Father Eric J. Banecker

On Jan. 22, 1973, the Supreme Court of the United States ruled 7-2 in favor of the plaintiff in Case 410 U.S. 113, a decision better known as Roe v. Wade. In the blink of an eye, seven men (four with Harvard Law degrees) unleashed the abortion-on-demand scene which persists largely unabated in the United States even today.

In the intervening years, however, much has changed. Though the legal apparatus created by Roe does in fact stand, various efforts have succeeded at curtailing the number of abortions. Commonsense legislative efforts have been effective in making sure that children born alive would not subsequently be killed. Those who perform these so-called “safe, legal, and rare” procedures are now required in many states to get admitting privileges in hospitals (an effort which has garnered vehement reaction among some, while leading others to wonder how on earth they didn’t have them already).

Most of all, change has come outside of the eye of courts and state houses. The advance of ultrasound technology has brought home the fact of the human nature of the fetus. This has even led to the new phenomenon of the “gender reveal party,” which is nothing if not a very public, pro-life affirmation of the humanity of children before birth.


Thanks to good formation from many different sources, the pro-life movement is younger and more female than those seven “liberating” men could have imagined 45 years ago.

The cloud of abortion hung over the recent Brett Kavanagh confirmation proceedings and was certainly a major undercurrent of that melodrama. Some see Kavanaugh as the elusive “fifth vote” longed for by pro-lifers and dreaded by others. But whatever Justice Kavanagh’s opinions on a case that does not exist yet are, the reality is that the end of abortion in the United States will not come about with the kind of single moment of triumph which marked its legalization.

That’s not how redemption works. Evil is the master of the single, glamorous spectacle which “struts and frets his hour about the stage.” It’s the “Summer of Love,” the Crystallnacht, the murder of Romero. Evil – weighed down by its own existential nothingness – cannot but seek the flashy, dramatic, knee-buckling finality of a Roe v. Wade. Yet when we try to analyze it, we find all smoke and mirrors, textured air violently imposed without logic to refute or substance to attack.

The power of goodness lies in its humility. Rarely does goodness reveal itself in a great, dramatic gesture. So frequently, it is the quiet, the unassuming, even the powerless which shows its character. Simple, ordinary actions carried out day-in and day-out are what mark the good life. And if there are occasional public, shining moments, that is only because they are built on the foundation of consistent actions done far from the spotlight. A Thomas More unfaithful to prayer – let alone to his marriage – would not be able to persevere in his principled opposition to Henry VIII.

For this reason, anyone relaxing on a beach waiting for Kavanagh and team to undermine Roe in one fell-swoop is badly mistaken. That person would be mistaken not just on a legal level, but on a metaphysical one. The unraveling of evil takes place over a very long time. God does not simply apply a Band-Aid to evil. When it shows itself with the ferocity of 30 million abortions, it must be addressed completely. No part of the cultural rot that has led us to where we are can be left untouched by the light of Christ.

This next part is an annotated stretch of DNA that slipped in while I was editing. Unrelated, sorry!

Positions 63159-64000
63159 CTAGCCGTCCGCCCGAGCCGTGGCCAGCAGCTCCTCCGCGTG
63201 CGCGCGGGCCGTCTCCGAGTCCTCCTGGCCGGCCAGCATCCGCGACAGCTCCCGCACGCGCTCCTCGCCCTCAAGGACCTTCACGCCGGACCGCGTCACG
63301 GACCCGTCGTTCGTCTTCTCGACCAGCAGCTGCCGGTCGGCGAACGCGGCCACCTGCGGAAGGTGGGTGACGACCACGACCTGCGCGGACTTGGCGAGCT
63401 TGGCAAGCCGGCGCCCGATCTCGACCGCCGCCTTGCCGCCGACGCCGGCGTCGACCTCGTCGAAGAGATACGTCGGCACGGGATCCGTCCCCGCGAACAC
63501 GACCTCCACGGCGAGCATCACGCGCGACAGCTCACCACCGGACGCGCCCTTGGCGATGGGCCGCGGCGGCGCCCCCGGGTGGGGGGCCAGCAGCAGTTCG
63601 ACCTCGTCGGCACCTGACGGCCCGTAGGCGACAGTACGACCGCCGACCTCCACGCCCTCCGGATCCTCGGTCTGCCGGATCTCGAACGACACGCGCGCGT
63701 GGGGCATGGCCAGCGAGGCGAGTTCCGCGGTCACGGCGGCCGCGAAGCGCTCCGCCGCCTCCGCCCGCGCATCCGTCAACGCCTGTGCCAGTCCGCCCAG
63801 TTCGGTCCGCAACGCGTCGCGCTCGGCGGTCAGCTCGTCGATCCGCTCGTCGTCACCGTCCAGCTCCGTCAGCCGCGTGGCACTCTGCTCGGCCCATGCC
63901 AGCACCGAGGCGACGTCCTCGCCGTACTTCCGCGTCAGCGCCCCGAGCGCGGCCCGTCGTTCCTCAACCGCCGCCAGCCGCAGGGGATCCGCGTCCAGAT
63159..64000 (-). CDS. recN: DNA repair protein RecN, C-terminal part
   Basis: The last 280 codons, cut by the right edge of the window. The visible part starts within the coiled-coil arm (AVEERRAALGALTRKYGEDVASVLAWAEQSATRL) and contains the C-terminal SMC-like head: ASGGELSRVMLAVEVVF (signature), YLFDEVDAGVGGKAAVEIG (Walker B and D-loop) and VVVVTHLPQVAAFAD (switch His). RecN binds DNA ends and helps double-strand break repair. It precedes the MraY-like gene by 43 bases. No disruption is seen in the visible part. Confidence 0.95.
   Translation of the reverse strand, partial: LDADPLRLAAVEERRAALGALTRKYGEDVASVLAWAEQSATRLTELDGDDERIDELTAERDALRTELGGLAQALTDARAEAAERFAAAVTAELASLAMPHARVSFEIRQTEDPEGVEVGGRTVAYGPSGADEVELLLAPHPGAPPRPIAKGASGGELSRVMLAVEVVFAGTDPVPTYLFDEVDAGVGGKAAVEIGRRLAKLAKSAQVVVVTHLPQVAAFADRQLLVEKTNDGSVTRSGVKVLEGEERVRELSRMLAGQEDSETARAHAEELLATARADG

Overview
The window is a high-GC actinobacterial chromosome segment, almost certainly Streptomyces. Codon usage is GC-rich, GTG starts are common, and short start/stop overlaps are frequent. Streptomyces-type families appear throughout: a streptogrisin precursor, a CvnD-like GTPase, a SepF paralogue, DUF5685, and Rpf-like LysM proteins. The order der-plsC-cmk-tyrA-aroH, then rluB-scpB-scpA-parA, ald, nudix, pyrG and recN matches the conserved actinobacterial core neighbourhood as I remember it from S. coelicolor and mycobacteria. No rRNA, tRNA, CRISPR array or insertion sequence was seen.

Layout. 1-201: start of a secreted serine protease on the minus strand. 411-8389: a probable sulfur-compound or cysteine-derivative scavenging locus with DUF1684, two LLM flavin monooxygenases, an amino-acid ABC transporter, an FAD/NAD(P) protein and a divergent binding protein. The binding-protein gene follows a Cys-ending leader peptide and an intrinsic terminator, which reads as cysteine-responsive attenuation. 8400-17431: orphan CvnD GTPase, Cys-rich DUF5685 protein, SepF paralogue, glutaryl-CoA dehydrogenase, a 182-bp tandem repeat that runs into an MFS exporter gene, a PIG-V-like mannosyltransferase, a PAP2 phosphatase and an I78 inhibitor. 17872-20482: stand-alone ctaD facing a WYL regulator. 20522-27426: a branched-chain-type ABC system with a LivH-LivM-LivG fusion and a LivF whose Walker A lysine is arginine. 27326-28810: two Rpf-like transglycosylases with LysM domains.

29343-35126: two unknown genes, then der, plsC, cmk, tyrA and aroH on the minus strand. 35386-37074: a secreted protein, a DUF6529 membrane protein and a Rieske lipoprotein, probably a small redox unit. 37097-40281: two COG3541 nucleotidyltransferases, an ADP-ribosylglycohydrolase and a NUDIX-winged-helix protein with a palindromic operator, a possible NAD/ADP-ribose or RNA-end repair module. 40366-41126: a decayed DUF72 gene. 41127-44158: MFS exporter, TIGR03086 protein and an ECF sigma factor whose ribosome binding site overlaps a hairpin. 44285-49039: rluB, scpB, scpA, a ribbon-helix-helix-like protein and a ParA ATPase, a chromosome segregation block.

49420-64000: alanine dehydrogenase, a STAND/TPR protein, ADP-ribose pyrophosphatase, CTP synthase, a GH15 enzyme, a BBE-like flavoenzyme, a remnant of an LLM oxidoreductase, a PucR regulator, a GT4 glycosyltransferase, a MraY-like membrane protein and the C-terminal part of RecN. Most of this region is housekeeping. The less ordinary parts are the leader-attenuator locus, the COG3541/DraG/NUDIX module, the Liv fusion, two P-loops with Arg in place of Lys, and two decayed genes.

It is the same in the Church. The errors and failures which have become known as the sexual abuse crisis require the long, comprehensive healing of Christ. Those waiting for The Solution from the USCCB or the Vatican are going to be waiting a long time, not because there are not good people in those places, but because redemption is always much too slow for our impatient hearts. The solution to sin is not a policy or a memo. The solution to sin is conversion. That is why it takes so long. The problem is us.

This does not mean that the bishops of today should not be held accountable or that today’s politicians should be left to do what they like. But we must also not forget that every time evil has had its day – a seeming moment of triumph – powerful conversion has taken place in its wake.

I have no doubt that this time God has allowed evil to flash once again because he has great victories in mind. They are the victories of the confessional, of the adoration chapel, of faithful families, of persevering in one’s vocation.

We cannot “defeat” evil using its own tactics. That’s what the Sons of Zebedee wanted when they asked Jesus to cast down fire upon the unrepentant towns. But Jesus rebukes them. Not only can that not happen, but we err even by desiring such an outcome.

Evil’s finest hour on Calvary was – in fact – also its definitive and final defeat. We must believe this in order to be a Christian. And yet, while evil’s progress has continued seemingly unchallenged, the real triumph of the Redeemer is frustratingly hidden. Yet one need only ask Mary Magdalene in the garden to know that God has the last word of human history. For the last 2,000 years, Jesus has been calling the names of countless individuals as he called hers, inviting them to say yes to his triumph. Countless people of every nation – some with baggage as heavy as the Magdalene’s – have given their own “Rabboni!”

What a profound paradox: that the word’s iniquity and the Church’s unfaithfulness are the planes in which evil’s defeat is accomplished in our day. It is an action which takes place within us and without us, one which a new bishop or a new judge won’t change, except insofar as they respond to the grace of Christ, whose Risen Body, even now, is hidden in plain sight.


Father Eric J. Banecker is parochial vicar at St. Pius X Parish in Broomall.